Inmates at the prison where Mexican drugs lord El Chapo escaped through a mile-long tunnel had complained of noisy construction work in the days leading up to his audacious bid for freedom, it was revealed today.
Prison authorities had authorised ‘drilling and waterproofing works’ connected with the pipeline construction project that ran alongside the penitentiary perimeter of Mexico’s most secure jail.
Sources inside the prison told Mexican newspaper La Reforma that the construction works were ‘extremely noisy’, and that a large number of prison inmates had complained about the din. It could have drowned out the noise of the construction of the kingpin’s escape tunnel.
It is believed that the final stage of the tunnel’s construction, which brought the escape passage upwards to emerge below the shower in the kingpin’s cell, was completed during this time.
It also emerged today that it took 30 minutes after El Chapo disappeared from the screens of the 24-hour surveillance camera in his shower block for guards to raise the alarm.
Prison officials told the media this morning that while El Chapo disappeared from his cell at 8:52pm, the code red which shuts down any entrance or exit from the penitentiary did not come into action until 9:20pm.
It is known that by this time the fugitive Sinaloa Cartel boss could have been many miles away from his tunnel’s exit.
Mexican federal investigators have stated that the subterranean motorbike on rails could have made the mile-long journey in just three minutes.
El Chapo’s exit was awaited by his henchmen, who would have moved him quickly into the black 4x4s they had waiting at the construction site in San Juanita, just a 500 metre drive to the Toluca highway.
Yesterday it was claimed that El Chapo may have paid around $50m in bribes to ensure his escape.
Twenty-two out of 31 prison employees who were arrested and questioned by police remain in custody following the escape, which experts say would have been impossible without the complicity of at least some of the prison staff.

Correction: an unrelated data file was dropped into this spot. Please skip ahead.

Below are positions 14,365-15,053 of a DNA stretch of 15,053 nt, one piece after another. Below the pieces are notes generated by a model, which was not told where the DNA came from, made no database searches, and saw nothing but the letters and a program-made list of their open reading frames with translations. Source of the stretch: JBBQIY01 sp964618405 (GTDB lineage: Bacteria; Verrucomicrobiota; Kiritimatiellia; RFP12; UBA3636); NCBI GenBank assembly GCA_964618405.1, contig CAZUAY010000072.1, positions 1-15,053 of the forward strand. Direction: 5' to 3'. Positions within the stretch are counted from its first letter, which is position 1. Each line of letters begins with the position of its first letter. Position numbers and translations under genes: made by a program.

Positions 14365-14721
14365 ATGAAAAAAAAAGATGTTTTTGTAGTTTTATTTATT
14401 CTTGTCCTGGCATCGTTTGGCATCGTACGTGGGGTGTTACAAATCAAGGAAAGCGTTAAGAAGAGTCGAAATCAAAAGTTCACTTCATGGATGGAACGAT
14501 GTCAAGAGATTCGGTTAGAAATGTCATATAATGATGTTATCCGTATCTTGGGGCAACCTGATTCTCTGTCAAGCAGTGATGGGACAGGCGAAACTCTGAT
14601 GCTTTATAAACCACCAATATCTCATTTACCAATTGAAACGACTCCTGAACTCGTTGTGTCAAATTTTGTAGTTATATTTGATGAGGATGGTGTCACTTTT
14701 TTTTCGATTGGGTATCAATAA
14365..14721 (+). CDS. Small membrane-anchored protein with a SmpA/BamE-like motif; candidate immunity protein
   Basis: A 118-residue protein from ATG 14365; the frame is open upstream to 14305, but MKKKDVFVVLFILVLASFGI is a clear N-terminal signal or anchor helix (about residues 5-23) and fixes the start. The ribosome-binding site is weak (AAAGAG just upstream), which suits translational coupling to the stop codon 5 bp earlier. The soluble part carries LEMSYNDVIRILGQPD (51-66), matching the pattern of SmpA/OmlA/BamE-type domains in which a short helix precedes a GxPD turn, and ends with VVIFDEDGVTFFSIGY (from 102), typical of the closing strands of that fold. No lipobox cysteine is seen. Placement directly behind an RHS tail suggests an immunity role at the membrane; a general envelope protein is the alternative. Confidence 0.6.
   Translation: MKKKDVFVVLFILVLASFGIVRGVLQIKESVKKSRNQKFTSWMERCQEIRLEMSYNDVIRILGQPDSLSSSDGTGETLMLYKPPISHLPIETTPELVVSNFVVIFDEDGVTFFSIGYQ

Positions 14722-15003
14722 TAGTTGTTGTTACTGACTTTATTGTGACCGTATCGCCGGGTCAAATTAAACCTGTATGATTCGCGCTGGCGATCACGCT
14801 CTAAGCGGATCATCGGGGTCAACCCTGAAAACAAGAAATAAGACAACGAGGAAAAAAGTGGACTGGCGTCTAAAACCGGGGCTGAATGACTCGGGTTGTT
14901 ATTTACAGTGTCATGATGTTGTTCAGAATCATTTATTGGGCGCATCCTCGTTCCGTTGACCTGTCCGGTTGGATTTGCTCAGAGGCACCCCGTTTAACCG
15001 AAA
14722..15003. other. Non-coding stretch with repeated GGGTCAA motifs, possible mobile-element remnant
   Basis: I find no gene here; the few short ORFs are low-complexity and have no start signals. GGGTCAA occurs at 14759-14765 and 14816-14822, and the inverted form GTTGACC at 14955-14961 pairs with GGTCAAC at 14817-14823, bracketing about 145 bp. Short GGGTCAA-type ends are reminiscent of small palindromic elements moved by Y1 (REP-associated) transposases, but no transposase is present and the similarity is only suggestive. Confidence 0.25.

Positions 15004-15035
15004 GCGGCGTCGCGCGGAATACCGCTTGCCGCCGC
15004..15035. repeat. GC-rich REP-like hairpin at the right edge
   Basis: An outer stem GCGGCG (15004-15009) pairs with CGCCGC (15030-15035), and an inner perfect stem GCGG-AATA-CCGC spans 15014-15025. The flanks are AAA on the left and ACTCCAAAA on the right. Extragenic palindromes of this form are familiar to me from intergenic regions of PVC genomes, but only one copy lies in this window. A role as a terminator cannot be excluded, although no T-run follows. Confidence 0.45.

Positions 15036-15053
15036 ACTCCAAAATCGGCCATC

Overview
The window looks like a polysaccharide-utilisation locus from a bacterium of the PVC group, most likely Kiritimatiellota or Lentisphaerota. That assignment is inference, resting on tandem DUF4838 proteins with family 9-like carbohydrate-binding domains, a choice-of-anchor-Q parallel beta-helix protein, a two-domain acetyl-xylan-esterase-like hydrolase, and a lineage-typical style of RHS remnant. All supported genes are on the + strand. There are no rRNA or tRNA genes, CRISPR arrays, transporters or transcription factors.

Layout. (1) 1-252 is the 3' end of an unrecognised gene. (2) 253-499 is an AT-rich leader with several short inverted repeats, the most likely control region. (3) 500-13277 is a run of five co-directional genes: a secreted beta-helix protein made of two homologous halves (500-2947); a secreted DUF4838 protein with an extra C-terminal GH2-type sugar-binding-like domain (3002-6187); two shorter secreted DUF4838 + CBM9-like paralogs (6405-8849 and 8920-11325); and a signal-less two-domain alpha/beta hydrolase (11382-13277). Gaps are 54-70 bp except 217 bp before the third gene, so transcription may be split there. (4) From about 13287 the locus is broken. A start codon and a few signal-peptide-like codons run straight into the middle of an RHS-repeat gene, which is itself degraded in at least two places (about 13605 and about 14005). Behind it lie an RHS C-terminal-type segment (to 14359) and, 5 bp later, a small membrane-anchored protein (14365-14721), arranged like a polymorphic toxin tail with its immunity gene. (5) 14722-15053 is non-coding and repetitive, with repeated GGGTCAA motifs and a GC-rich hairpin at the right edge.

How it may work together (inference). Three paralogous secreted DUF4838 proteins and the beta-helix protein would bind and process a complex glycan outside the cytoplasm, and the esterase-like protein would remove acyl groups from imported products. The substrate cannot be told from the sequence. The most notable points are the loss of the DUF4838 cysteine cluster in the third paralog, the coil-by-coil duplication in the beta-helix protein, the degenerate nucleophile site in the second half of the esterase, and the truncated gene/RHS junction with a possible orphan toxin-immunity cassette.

The prison, Mexico’s most advanced federal maximum security penitentiary, is equipped with subterranean sonar specifically designed to counter tunnelling under the facility.
At least three of El Chapo’s nine children are known to be under surveillance by the Drug Enforcement Administration (DEA).
Ivan Archivaldo Guzman, the acting head of the cartel acting on order received from his father in prison, usually via the legal counsel who visited him in prison, is under 24-hour surveillance, as well as his brothers Jesus and Ovidio.
Ivan, who dropped numerous hints via Twitter of his father’s upcoming escape, is wanted in the United States on charges of cocaine and marijuana trafficking.
Known as El Chapito, or Little Chapo, Ivan has been acting boss in his father’s absence.
After El Chapo’s trail went cold at the exit to his tunnel a mile south of the prison, his sons are thought to be the best clues a to their father’s whereabouts.
The escape – and questions over why the recent construction work was allowed to go ahead next to the prison where a man infamous for his use of tunnels – is especially embarrassing for the Mexican authorities because it has emerged that they were warned at least twice that he was plotting to break out.
A former DEA agent claims he warned Mexican officials that the drug lord would escape again if he wasn’t extradited to the United States after his capture last year.
Phil Jordan, the former head of the DEA’s El Paso Intelligence Center said that it was a ‘significant arrest’ in February 2013, after Guzman had been on the run for 13 years following another prison escape.
But Jordan said it would only be considered a success if Guzman, who escaped from a maximum-security prison again on Saturday, was immediately taken out of Mexico.
‘If he does not get extradited, then he will be allowed to escape within a period of time… If he is, in fact, incarcerated, until he gets extradited to the United States, it will be business as usual,’ he told CNN at the time.
There were also a number of other warnings made: in March last year, agents in Los Angeles reported a ‘possible escape operation funded by another drug trafficking organization linked to the Sinaloa cartel’.
The DEA didn’t specify which organisation was behind the attempt, but ‘threats’ and ‘bribes’ to prison officials were mentioned.
Perhaps more telling, in July 2014 El Chapo was overheard discussing escape plans with lawyers during legal counsel times. He also used these meetings to continue with the administration of his cartel’s operations from prison, sending directions to his son Ivan who would then act on them.